January 26, 2017

The Essential Guide To Training Intensity For Runners

Training intensity matters. In this series we teach you about training zones and how to manage your intensity when you run.

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You shouldn’t worry so much about how far you run in training.

I mean it’s important, but it’s just one of many of the variables that you can tweak to influence your performance.

From my experience age-group runners are spending way too much of their time worrying about how far they’re running and are spending far too little time thinking about something even more important – how hard they’re running each session.

Focus On The Right Thing

A race is almost always a given distance so I can see the appeal in wanting to hit close to the distance in a long run or wanting to build your weekly mileage to a certain number.

The trouble is, it’s the intensity that you run at that determines how much volume you can sufficiently recover from. The longer the run, the easier it needs to be if you want to recover quickly and maintain consistency in your training.

It’s how hard you run that determines the major physiological benefits you get from the training session. Things like whether you’re running aerobically or anaerobically, burning fat or sugar or learning to clear or tolerate lactate, amongst other things.

All of these contribute significantly to your performance and shouldn’t be overlooked.

Your body’s ability to cope with racing a certain distance safely, confidently, and without injury is the direct result of your preparation.

Understanding the different training intensities and their benefits will help you to find your optimal volume and to gain each of the physiological benefits that the different intensities provide.

Cut Race Times, Not Corners.

Racing at your potential and enjoying training is easy when you’re following the right programme.

Intensity Matters

When you look at the training of the world’s best runners, you’ll see that there’s a wide variation in the intensities they train at and in particular, the gap between the intensities of an easy run and a hard run is quite substantial.

I became a professional endurance coach 9 years ago this March.

In that time I’ve worked with literally thousands of age-group athletes in our lab, online and out on the roads, tracks and trails and what I have noticed is this…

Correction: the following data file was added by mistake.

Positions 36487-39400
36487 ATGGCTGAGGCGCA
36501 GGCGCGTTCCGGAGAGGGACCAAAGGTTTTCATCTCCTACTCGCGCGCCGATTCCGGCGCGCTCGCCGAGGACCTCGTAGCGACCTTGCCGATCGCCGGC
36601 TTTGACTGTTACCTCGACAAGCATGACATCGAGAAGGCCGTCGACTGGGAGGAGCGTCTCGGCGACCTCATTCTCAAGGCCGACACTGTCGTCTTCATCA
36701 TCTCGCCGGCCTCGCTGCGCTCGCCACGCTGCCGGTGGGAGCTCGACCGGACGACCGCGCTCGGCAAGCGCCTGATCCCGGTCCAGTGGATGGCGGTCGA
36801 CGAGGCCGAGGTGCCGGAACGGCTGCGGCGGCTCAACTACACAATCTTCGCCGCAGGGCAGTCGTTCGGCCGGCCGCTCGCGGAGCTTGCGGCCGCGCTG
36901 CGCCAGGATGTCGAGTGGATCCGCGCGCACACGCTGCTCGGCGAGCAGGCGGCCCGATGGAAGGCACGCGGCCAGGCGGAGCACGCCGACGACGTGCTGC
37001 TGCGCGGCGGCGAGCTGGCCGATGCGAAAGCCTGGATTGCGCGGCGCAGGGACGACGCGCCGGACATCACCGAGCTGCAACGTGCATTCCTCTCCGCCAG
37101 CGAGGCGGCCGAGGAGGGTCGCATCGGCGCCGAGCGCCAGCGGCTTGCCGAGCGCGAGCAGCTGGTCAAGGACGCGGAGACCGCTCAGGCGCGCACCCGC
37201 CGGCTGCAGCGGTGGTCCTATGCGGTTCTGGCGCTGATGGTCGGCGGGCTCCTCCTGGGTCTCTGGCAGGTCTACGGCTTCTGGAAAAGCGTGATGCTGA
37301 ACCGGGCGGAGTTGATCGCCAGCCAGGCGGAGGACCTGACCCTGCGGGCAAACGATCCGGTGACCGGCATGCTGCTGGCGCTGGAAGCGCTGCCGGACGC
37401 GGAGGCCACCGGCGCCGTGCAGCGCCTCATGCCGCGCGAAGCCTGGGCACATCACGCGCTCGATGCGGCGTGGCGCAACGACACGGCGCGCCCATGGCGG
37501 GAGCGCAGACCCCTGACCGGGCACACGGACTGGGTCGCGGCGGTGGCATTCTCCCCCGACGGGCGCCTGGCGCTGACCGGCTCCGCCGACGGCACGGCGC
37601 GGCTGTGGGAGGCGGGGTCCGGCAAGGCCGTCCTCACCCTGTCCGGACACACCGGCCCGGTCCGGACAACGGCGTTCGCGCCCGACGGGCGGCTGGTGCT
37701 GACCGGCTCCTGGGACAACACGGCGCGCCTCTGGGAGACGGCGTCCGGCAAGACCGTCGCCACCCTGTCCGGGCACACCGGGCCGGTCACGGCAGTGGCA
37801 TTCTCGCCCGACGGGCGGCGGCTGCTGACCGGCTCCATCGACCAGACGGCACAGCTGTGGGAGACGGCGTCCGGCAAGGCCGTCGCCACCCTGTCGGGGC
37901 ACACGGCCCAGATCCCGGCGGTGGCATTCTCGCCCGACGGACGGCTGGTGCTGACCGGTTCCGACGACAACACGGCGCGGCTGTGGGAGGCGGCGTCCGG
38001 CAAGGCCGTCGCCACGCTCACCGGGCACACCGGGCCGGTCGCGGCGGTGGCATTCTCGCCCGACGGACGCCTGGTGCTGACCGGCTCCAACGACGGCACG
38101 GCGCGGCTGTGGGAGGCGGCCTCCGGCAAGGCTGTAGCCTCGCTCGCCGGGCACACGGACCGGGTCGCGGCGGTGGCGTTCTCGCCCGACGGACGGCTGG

The large majority of these athletes – when they come to us –  are living in an “intensity grey zone” where there is little difference in pace between an easy run and a hard run.

This “grey zone” means that easy sessions are done above the intensity that fully contributes to the development of your aerobic system but below the intensity that fully develops your anaerobic system.

This is not ideal and in my opinion is a leading contributor to overtraining, injury and poor performance.

To really unlock your potential you need to begin to understand the roles that different intensities play in your training and how this should change as your fitness and the season develops.

Measuring Intensity: A Series

Training intensity zones provide the framework from which to base the intensities in your training. As this is an important topic requiring a fair amount of detail to explain, I will be penning down a series of posts that cover the aspects of training with intensity over the coming weeks.

The post following this introduction will outline the different training intensity zones and once you understand these, you’ll know what benefits each intensity provides.

I will also be posting about the pros and cons of running by feel, pace and heart rate so you can begin to understand the different options for measuring intensity during training.

It is my hope that once you have a solid grasp of what intensity is, and start to pay more attention to how hard you’re running in each session, you’ll start to see breakthroughs in your training and overall performance.

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Ben Pulham

Ben Pulham is the founder of Coached, a personalised training programme that helps runners & triathletes optimise, track and enjoy their training.